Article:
Compared to the mainland, Zanzibar often seems like a different country and that’s largely because up until the unification in 1964, it was.

The archipelago and its people have their own unique history and culture which is strongly influenced by the Portugese, Omani and English traders and invaders over the centuries. Zanzibar is today inhabited mostly by ethnic Swahili, a Bantu population.

There are also a number of Arabs as well as some Indians.

Zanzibar’s population is almost entirely Muslim with a small Christian minority. Unlike mainland Tanzania, Zanzibar doesn’t have tribes. Instead local traditions are a fusion of different ethnic groups that settled on the islands, resulting in events like Pemba bull fights from the Portuguese and Mwaka Kogwa, the celebration of the Persian New Year.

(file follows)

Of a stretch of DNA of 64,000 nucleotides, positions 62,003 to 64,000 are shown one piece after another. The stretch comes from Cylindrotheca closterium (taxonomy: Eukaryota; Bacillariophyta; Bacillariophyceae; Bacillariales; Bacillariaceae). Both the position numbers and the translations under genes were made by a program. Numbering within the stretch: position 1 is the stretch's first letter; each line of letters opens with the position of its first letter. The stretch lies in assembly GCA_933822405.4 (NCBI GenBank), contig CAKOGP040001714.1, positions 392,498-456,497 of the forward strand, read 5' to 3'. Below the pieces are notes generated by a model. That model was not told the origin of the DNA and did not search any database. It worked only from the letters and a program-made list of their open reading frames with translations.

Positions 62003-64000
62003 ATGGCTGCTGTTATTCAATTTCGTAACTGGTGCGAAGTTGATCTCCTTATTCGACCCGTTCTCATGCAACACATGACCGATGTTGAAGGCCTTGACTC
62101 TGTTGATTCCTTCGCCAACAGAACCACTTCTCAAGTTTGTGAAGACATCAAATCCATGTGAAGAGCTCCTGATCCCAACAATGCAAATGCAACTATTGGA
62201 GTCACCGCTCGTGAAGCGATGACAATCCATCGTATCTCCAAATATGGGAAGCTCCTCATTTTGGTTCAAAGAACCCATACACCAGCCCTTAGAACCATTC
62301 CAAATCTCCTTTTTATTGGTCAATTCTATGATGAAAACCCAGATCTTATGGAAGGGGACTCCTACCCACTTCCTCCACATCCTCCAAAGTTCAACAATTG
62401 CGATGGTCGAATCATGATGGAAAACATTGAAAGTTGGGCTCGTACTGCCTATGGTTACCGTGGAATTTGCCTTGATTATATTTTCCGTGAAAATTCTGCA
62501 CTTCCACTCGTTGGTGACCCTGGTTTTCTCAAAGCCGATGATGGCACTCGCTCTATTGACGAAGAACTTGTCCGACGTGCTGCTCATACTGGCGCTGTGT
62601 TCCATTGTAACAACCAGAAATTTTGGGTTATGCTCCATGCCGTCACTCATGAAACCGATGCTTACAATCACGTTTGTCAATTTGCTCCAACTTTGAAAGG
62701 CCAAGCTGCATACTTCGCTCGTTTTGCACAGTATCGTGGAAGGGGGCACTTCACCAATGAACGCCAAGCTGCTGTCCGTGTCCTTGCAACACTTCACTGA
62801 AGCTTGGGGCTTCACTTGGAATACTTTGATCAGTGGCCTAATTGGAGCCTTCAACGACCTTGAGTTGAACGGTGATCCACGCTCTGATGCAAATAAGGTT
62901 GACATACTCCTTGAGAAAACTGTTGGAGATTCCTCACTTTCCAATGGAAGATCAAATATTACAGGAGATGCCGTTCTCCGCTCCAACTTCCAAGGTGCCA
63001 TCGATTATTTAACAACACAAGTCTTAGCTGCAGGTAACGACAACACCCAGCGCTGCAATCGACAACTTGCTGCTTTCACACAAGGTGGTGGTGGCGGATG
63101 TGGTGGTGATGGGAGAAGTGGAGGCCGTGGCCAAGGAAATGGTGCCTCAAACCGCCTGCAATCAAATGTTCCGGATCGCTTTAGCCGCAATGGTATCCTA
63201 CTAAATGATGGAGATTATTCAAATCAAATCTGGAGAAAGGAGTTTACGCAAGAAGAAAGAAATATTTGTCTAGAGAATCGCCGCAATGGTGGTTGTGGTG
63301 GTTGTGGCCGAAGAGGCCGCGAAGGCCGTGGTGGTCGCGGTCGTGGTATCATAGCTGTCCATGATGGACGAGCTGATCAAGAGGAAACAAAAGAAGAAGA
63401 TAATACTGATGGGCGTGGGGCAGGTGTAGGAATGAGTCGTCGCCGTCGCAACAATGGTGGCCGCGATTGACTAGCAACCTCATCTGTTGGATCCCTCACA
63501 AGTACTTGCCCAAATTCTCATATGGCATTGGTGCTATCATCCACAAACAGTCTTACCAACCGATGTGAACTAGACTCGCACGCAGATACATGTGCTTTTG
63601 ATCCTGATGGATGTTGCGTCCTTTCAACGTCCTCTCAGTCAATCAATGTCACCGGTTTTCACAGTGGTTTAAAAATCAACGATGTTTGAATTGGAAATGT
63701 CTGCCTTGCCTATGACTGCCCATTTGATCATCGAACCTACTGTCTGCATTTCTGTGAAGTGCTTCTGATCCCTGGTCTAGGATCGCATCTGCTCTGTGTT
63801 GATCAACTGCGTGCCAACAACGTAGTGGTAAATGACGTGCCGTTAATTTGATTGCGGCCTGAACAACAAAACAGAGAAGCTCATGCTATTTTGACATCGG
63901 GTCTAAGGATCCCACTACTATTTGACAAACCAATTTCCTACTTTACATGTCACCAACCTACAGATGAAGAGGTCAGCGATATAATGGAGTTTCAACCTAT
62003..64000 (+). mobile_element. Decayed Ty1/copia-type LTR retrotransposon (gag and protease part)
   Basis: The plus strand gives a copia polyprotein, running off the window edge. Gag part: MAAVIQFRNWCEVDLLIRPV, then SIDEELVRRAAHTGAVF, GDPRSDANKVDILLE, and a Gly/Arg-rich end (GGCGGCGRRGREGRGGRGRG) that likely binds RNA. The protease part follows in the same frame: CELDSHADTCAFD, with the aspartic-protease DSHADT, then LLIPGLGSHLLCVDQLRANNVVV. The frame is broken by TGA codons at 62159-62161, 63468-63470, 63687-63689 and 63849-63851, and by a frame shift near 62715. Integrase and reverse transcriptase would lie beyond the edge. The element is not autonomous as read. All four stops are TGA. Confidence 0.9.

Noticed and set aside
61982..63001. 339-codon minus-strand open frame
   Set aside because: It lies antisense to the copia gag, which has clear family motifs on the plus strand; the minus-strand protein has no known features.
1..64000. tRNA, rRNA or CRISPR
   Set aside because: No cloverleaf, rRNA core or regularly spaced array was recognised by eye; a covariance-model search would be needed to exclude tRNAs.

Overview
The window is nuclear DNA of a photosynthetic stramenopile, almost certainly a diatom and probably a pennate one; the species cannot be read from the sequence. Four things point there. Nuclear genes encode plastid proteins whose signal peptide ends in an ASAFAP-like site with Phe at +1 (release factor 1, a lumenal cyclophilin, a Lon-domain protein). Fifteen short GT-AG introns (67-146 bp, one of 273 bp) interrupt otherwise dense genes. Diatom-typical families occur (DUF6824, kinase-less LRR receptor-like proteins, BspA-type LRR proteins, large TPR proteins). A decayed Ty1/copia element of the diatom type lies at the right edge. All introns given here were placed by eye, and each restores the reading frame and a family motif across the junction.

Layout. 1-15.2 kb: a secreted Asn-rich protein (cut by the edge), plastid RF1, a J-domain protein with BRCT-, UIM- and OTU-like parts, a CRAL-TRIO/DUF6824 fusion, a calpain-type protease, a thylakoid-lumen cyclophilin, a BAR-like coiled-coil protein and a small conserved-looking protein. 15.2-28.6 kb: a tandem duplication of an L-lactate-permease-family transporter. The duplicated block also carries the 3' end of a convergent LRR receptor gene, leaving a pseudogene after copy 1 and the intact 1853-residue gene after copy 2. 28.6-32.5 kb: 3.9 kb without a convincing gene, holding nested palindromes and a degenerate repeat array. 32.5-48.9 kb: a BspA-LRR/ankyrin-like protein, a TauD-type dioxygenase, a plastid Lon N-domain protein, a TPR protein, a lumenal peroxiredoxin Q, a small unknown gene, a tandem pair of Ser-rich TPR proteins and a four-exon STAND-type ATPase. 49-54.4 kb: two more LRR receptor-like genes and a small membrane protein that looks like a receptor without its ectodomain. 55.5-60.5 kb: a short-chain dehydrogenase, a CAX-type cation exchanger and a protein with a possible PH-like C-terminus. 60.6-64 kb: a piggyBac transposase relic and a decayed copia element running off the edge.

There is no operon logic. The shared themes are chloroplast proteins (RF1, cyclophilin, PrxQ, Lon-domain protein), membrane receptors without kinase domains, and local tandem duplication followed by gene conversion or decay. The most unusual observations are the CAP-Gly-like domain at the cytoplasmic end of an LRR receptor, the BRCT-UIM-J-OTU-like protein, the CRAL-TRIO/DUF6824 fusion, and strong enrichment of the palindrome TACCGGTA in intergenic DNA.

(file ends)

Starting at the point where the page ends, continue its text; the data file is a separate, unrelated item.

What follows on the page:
In recent years, Zanzibar has gained international prominence as a cultural center after hosting the Sauti za Busara music festival and the Zanzibar International Film Festival. This has shown how the islands have succeeded in celebrating their heritage while constantly moving towards the future.